The possible solution?
Reversing the Decline in Big Ideas
by Max Marmer | 10:00 AM July 18, 2012
Many venture capitalists are up in the arms because their returns are down, their funds are drying up, and there appear to be a declining number of entrepreneurs pursuing big ideas.
They’ve turned to blaming angel investors for encouraging “an entire generation of entrepreneurs [to build] dipshit companies and hoping that they sell to Google for $25 million.” They say, “this ‘think small’ attitude is driving entrepreneurs who may otherwise build the next Google or Microsoft to create something much less interesting instead.” And this has implications for the whole ecosystem because, “then everyone loses. No IPO. No 20,000 tech jobs. No new buyer out there for the startups that don’t quite make it.”
Unfortunately, venture capitalists have mixed up their causality. Angel Investors are not the reason more entrepreneurs are thinking small. More entrepreneurs are thinking small, because the costs to starting a company have fallen so dramatically that there is now a whole new class of entrepreneurs creating companies. The founders starting “dipshit companies” are not the same types of founders who would be starting the next billion dollar companies.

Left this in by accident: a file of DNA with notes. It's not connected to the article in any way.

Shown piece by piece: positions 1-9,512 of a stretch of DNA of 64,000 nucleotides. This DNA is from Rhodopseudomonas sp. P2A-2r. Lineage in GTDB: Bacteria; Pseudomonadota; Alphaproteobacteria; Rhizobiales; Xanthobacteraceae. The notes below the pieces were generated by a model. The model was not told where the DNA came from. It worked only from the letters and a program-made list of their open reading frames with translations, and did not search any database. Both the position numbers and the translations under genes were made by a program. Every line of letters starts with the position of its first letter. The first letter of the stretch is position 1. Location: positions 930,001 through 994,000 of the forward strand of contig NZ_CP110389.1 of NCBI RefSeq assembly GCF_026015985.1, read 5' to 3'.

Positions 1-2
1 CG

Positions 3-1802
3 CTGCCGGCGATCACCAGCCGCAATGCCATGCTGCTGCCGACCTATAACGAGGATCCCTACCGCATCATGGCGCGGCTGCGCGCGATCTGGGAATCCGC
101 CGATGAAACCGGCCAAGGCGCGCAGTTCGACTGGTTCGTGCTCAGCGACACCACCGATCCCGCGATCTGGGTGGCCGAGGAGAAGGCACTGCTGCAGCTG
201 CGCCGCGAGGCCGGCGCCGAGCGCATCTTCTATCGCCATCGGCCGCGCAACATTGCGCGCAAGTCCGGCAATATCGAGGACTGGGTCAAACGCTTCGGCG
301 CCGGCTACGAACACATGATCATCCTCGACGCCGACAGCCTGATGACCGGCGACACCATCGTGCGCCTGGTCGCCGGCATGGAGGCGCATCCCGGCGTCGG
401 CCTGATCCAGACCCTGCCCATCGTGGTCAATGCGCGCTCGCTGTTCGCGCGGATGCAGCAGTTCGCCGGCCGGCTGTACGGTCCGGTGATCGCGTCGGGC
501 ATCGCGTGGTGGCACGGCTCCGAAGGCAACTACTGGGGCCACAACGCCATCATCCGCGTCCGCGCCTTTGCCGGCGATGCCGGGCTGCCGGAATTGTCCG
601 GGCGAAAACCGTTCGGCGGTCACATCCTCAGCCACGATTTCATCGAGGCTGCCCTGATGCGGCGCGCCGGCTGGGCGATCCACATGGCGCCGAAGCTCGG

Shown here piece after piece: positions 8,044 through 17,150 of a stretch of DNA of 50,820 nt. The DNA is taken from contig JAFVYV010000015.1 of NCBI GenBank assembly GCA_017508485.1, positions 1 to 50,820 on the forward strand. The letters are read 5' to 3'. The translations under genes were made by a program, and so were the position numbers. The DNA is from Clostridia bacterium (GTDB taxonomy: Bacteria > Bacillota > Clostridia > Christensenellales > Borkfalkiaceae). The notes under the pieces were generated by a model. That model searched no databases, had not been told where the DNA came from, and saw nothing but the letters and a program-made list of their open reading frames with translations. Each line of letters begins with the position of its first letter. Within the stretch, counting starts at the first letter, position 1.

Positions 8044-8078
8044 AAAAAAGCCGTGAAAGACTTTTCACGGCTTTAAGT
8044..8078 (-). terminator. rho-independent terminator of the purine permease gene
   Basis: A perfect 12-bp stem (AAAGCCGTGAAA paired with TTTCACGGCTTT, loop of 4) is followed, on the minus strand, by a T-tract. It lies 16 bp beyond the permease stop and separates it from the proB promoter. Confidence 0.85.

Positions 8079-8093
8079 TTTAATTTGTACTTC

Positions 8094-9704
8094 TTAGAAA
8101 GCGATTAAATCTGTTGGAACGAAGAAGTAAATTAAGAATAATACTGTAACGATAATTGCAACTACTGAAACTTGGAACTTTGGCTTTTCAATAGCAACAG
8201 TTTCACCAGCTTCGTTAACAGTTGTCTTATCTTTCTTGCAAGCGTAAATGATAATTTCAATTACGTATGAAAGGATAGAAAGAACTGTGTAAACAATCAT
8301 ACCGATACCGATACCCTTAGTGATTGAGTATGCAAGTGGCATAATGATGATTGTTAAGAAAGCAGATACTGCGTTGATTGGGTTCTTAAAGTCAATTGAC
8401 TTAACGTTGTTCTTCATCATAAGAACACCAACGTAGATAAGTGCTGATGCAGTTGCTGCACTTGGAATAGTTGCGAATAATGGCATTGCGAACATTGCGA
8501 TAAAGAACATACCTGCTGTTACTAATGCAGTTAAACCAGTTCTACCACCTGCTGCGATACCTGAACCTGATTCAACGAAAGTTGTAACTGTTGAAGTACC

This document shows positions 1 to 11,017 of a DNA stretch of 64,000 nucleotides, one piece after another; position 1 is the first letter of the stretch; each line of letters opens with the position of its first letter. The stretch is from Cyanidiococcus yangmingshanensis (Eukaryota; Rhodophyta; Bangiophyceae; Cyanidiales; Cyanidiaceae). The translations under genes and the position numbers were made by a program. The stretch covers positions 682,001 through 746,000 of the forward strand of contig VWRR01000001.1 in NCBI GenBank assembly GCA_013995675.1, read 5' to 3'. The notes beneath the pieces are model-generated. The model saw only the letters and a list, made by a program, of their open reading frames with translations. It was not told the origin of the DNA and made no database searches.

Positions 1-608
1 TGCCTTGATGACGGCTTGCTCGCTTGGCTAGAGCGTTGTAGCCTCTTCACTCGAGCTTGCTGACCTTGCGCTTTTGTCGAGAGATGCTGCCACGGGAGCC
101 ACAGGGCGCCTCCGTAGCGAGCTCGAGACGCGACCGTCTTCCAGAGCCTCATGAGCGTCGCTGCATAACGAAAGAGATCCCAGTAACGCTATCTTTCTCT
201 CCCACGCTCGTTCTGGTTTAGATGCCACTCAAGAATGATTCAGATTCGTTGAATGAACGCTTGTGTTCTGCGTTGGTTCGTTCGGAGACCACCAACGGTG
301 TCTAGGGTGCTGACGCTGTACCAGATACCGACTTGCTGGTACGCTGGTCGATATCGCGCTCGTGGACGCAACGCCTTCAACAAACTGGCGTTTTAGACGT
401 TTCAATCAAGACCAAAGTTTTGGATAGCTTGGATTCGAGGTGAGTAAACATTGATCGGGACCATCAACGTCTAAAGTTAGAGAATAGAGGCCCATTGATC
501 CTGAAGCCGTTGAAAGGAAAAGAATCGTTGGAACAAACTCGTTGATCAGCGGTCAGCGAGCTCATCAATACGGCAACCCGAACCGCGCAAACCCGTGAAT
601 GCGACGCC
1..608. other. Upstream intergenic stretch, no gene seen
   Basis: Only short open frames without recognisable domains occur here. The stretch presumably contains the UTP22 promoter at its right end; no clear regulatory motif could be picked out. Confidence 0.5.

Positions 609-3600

These founders don’t want to change to world. They just want to make enough money to provide for their family, buy a car, or earn their freedom. These people are the information economy’s mom and pop business owners, just more technologically leveraged and profitable than their brick & mortar predecessors. Instead of starting restaurants and hairdressers they build coupon apps that are used by thousands of restaurants and hairdressers.
The only way out of this innovation gridlock is an expansion in founding team diversity. I believe the missing piece from the DNA in the founding teams of transformational companies is now the domain expert, who has deep insight into the industry they are trying to disrupt.